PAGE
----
Dear Natural Handyman,
My daughter and her husband who live in Northern Indiana have a terrible moisture problem. They live in a tri-level house. They are noticing gray-black discoloration of the ceilings in all of the three rooms on their upper level. Touching the areas, they are moist. Their windows also have condensation.
Looking in the attic, there are areas where the insulation is wet, and mold or mildew shows on the rafters. I suppose a roof leak is possible, but the moisture is so widespread, my inclination is against such. Would poor attic ventilation cause this severe a problem? They also have a humidifier on their furnace. Would such create this problem?
What must they do? Pull out the insulation? Replace the damp ceiling drywall? Is it possible to kill all the mildew, etc in the attic? A health concern if they don't? Can a general remodeling contractor properly assess the problem? Or do we need to contact someone more specialized? Help!!
KLV from Columbus, IN
Mildew is always a potential health hazard, though susceptibility to mildew from an allergic standpoint varies widely from person to person. An inspection of the attic and roof is certainly important, though such widespread dampness is not usually caused by localized roof leakage. I would recommend turning off the humidifier immediately.
Do they have natural gas heating? If so, leakage in the vent pipes or heat exchanger can release large amounts of moisture into the air. Also, a blockage in the vent, such as a birds nest, can also cause the exhaust to be forced back into your home. Don't take this lightly, because this is also a potentially deadly carbon monoxide hazard. Have the system thoroughly examined immediately.
Unvented gas appliances such as space heaters and stoves also emit large amounts of moisture into the air.
If the insulation is truly soaked, it must be torn out. In your area, it will never dry out during the winter and will continue to cause problems. By all means check the attic for proper ventilation. Depending on the existing ventilation, a powered fan might be necessary at least part of the year. High levels of moisture in a basement or crawlspace rise into the living space and can cause problems.
Depending on your (or their) skills, most suggested remedies are of the do-it-yourself genre. Whether or not any specific contractor has the knowledge to assess your problem will require a little homework on your part. You may not have any local contractors with expertise in ventilation, but that does not mean that they cannot solve your problem You may have to take a "hands-on" approach and educate yourself to be sure the problem is completely solved!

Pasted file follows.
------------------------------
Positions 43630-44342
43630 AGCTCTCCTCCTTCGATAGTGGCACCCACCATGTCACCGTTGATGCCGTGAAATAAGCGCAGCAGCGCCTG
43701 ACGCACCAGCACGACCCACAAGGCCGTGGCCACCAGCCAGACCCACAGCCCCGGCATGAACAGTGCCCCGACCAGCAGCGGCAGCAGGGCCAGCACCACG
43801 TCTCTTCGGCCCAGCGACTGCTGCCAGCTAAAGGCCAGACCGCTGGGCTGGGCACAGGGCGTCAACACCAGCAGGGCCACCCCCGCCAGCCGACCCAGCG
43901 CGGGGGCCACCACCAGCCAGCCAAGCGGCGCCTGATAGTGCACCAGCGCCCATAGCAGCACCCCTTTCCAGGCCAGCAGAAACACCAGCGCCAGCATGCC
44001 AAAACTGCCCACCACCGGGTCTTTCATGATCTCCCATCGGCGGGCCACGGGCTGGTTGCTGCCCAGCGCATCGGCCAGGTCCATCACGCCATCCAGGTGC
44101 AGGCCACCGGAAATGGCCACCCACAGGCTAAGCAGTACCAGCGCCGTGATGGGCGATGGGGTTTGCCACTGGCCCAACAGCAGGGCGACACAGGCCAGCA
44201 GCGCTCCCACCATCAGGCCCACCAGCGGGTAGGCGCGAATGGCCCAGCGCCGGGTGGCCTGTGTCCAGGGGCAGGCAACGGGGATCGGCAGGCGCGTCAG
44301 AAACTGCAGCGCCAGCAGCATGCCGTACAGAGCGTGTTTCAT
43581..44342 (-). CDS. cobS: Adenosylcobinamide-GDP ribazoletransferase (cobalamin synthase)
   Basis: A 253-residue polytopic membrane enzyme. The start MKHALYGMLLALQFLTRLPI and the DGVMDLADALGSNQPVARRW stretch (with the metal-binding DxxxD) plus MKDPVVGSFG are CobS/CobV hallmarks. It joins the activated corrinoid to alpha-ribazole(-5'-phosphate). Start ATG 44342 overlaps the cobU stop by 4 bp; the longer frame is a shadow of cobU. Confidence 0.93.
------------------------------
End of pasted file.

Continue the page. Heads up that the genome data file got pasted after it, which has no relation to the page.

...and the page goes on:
Have a small home repair question for THE NATURAL HANDYMAN? Just click here www.naturalhandyman.com/aitikia
For more home repair information, visit NH's growing list of original home repair articles and quality links www.naturalhandyman.com
If this information has been valuable to you, please consider making a small donation to support NH's free service to the home repair community! For more information, please visit our "Friends" page www.naturalhandyman.com/friends
The Natural Handyman Site Directory
- Home Repair Articles www.naturalhandyman.com/iip
- Home Repair Links Library www.naturalhandyman.com/linkslibrary
- NH's Bookshop www.naturalhandyman.com/bookshop
- Find a handyman at www.naturalhandyman.com/network
- Win unique home repair gifts and prizes at www.naturalhandyman.com/contest
Please read the important copyright and disclaimer information is located at www.naturalhandyman.com/copyright
Also in Home
- 5 ways your house can make you go broke
- 5 simple and affordable luxuries for your home
- 12 ways to lower heating bills
- Will my insurance spike if I rent out my basement?
- Why pay extra toward mortgage principal?
- 5 tips to sell a home before buying another
- 6 ways to stock your "man cave" for under $500
- 6 home projects that don't pay for themselves
- Should I refinance my home equity line?